Reviewed by Ian Forbes
The most interesting thing about Pain & Gain is that it’s based on a true story. Back in 1994, a couple of gym trainers decided to make a huge score and kidnap a rich businessman. It didn’t all go to plan.
What followed was a succession of terrible decisions and even worse execution, which you can read all about in Pete Collins’ piece in the Miami New Times. It’s a substantial article that spans dozens of pages. Michael Bay’s movie? Well, it spans about two hours … and when has anyone ever said something he did was substantial? I think I just did the opposite of ‘burying the lead’ but suffice to say that this isn’t the movie that proves critics have been wrong to bash Bay’s movies for over a decade.
The problem isn’t the actors. Mark Wahlberg,
The Rock Dwayne Johnson, and Anthony Mackie all do an excellent job slipping into their characters (that NO ONE in the cast looks ANYTHING like their real life counterparts is a whole other issue); and Tony Shalhoub ably holds up his end of the bargain as the target of their aggression and greed.
The problem isn’t the story. It’s a fascinating study of criminals who dream far bigger than they can think. To say truth is stranger than fiction in this case is an understatement. And the real events are even more crazy than what gets put to film so for those who find such tales interesting, I wholeheartedly recommend Collins’ article.
The problem is that the screenwriters and Michael Bay seem to have changed their mind about what movie they were making halfway through production (and the marketing team apparently only saw the first half). From the opening scene, there’s a definite humor to the proceedings and the audience is encouraged to laugh at the over-the-top nature of the characters. However, the laughs slow to a trickle once Shalhoub is kidnapped … I guess torturing him into signing away his wealth isn’t so funny? And yet, Bay and company do still go for laughs from that point, but in what seems to be all the wrong ways.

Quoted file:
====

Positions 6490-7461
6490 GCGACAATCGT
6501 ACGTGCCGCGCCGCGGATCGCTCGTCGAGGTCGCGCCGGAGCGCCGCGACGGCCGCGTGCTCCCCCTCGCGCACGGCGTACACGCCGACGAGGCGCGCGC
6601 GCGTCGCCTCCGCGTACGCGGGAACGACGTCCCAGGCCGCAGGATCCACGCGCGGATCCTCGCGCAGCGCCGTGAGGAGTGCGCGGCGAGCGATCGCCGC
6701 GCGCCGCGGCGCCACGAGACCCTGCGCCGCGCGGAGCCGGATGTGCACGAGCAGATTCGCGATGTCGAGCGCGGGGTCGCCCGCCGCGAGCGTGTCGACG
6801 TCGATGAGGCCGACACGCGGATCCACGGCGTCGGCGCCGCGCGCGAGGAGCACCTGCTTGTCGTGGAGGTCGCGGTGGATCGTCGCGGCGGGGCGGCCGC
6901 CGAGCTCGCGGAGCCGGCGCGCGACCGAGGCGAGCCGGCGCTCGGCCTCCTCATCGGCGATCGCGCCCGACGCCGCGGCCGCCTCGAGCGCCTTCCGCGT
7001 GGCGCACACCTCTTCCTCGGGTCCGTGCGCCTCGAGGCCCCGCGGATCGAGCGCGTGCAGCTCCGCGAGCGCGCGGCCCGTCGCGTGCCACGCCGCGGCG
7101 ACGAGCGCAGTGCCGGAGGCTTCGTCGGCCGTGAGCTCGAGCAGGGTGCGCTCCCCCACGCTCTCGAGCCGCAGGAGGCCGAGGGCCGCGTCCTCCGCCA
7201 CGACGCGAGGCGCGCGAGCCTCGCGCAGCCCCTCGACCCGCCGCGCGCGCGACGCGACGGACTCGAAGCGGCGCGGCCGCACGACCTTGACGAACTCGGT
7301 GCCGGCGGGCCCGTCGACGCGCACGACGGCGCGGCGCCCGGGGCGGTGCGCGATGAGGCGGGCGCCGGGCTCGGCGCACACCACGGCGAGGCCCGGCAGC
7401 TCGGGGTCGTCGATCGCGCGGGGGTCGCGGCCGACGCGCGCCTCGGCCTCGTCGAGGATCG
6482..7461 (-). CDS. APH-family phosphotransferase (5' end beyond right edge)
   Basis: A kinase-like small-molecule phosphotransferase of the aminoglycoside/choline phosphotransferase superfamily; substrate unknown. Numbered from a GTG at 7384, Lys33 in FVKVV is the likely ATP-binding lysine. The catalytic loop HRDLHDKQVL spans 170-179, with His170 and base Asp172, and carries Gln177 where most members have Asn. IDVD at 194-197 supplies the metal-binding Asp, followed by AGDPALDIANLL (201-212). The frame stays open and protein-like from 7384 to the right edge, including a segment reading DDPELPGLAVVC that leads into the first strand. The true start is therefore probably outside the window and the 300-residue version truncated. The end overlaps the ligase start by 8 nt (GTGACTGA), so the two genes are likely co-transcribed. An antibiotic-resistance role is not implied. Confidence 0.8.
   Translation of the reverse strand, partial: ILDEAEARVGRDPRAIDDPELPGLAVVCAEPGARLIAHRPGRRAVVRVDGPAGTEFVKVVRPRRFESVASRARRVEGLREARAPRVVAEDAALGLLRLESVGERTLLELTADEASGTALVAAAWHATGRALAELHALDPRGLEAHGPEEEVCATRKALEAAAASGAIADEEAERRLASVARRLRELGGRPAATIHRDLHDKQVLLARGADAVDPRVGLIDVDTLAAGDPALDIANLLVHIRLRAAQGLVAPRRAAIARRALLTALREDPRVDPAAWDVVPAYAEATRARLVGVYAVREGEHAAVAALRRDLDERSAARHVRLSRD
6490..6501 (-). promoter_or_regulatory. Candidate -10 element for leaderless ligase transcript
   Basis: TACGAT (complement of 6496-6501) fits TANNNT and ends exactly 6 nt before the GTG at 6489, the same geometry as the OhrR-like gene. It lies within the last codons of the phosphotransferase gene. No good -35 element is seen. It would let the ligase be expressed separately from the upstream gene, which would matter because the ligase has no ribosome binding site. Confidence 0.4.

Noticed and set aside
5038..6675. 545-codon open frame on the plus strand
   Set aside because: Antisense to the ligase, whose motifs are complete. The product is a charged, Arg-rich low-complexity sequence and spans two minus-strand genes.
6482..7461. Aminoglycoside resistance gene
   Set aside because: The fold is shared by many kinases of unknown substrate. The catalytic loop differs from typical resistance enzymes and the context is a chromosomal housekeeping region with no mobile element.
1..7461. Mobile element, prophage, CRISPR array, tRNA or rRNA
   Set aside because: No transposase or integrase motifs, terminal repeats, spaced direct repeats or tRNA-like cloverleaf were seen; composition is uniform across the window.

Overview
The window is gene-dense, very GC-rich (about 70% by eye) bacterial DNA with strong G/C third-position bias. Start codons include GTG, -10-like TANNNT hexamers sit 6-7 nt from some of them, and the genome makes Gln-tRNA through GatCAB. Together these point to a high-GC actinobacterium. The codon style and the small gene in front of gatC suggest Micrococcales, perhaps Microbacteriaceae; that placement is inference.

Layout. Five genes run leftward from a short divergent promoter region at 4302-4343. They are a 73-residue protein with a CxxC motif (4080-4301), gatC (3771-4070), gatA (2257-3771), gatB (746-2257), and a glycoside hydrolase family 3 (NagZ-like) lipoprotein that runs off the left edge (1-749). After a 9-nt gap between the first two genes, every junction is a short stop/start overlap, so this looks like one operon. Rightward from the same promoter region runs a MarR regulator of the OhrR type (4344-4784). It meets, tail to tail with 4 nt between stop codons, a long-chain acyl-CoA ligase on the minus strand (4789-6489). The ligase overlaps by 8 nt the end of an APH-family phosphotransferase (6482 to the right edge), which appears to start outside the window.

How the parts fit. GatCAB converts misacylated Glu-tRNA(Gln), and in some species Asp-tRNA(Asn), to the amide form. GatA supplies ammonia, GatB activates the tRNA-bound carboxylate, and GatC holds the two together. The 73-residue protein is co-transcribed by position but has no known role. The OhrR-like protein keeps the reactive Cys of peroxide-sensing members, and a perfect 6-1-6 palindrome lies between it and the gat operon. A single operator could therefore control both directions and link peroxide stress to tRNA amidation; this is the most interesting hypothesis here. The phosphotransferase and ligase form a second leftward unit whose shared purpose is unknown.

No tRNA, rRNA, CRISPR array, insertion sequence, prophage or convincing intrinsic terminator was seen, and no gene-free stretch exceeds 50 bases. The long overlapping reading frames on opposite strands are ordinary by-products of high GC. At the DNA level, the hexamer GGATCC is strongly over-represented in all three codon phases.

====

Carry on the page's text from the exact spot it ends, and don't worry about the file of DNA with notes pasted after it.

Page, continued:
To some degree, I don’t even blame the filmmakers – to some degree. The story is so massive and sprawling that there really wasn’t going to be a way to tell it all within the span of two hours, which makes me question why they even tried in the first place? This is the kind of saga best told over the course of a miniseries, or perhaps even a full season of television; it’s that detailed of a yarn. Trying to compress it all into a movie simply wasn’t prudent and it creates significant pacing problems in the last third of the film.
So while I will freely admit Pain & Gain starts with promise, it loses all steam in the end and I would have been checking my phone for the time had there not been security eyeing me like a hawk at the screening. Bay needed to decide if he was going for the comedy or the drama. He’s not a good enough director to pull off a movie that endears you to characters that will end up going bad and I’m not certain that’s what you’d want to do in this case anyway. The point should have been to make their charisma evident, not to make them sympathetic.
If you were like me and hoping this was a return to Bay’s glory days of The Rock and Bad Boys, put that hope away in a box. And considering his next effort is Marky Mark vs. the Decepticons in Transformers 4: The Search for More Ways to Disappoint Fans of the Transformers, you can probably safely tuck that box up high on a shelf. You won’t be looking for it anytime soon.
Pain and Gain is rated R for bloody violence, crude sexual content, nudity, language throughout and drug use.